In the context of the project Pragmatic Resources for Old Indo-European Languages (University of Oslo, 2008 - 2012), a formalism and guidelines for the annotation of parts-of-speech, morphology and dependency syntax in several historical Indo-European languages have been developed, such as Ancient Greek, Latin, Old Church Slavonic and Gothic. This formalism and (derived) guidelines have by now been used for 18 different languages / language stages. This includes Old Swedish as part of the project Methods for the automatic Analysis of Text in digital Historic Resources, which currently runs at the Department of Swedish at GU.

Syntactic annotation comes in the form of dependency trees, with additionally the use of so called secondary edges to capture argument sharing and the use of empty tokens to capture ellipsis of verbs and coordinators. As far as we are aware, no one has attempted to statistically parse the PROIEL format. In this project, you will investigate how to parse this format and construct a working set up so that anyone with a PROIEL corpus can come and train a parser on their annotated data.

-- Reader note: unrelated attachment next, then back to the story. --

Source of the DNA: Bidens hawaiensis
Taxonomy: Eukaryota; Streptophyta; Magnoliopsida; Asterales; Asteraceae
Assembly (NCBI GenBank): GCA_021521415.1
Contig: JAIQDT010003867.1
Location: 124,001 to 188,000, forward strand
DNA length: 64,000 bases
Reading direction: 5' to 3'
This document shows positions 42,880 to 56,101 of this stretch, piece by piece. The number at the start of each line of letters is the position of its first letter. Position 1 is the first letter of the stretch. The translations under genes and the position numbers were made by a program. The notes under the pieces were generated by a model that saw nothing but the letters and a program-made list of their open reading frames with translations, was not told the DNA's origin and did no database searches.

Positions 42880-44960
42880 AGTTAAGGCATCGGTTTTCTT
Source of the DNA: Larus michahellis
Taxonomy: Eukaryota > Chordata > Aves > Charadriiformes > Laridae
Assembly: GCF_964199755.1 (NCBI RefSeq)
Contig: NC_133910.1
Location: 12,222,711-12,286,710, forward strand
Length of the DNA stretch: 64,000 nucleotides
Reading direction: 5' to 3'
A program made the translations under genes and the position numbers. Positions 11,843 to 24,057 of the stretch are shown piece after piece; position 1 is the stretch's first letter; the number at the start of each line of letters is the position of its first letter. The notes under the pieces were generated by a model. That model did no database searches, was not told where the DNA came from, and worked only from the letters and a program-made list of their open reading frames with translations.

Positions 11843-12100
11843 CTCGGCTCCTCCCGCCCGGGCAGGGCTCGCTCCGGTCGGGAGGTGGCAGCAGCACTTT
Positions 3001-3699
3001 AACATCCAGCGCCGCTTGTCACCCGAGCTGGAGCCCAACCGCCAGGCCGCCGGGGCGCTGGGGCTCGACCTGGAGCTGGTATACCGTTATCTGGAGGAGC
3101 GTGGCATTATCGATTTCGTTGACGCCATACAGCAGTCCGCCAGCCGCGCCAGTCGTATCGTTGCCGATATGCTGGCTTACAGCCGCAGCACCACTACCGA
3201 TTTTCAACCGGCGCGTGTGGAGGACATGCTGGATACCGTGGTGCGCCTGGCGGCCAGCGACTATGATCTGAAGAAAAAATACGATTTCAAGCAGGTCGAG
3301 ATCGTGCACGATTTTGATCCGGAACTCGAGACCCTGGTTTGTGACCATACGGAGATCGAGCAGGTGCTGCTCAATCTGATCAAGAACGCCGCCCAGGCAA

There is a fair amount of training material available to train parsers on, a selection of which can be used in the MA project. In total, the number of annotated tokens with some kind of PROIEL annotation is well over a million, with the largest languages having over 100k tokens of annotated data.

An important part of the project is to investigate how to tackle the fact that the PROIEL syntactic format is not a classic dependency tree -- are there existing statistical parsers that can handle a format like PROIEL's, can you adjust/extend an existing parser, or could you handle the PROIEL format with a standard parser and some pre- and post-processing? You will also evaluate your final solution's performance on some of the existing annotated material. The historical material also has other challenging features for parsing, such as non-standard orthography, a lack of uniform sentence marking and morphologically rich language, but these issues are not intended to be the focus of the project.

This MA project combines theory (forming an understanding of the challenges of the syntactic format for statistical parsing), literature study (surveying the field for existing/adaptable solutions), implementation, and empirical research (evaluation of the final system(s)).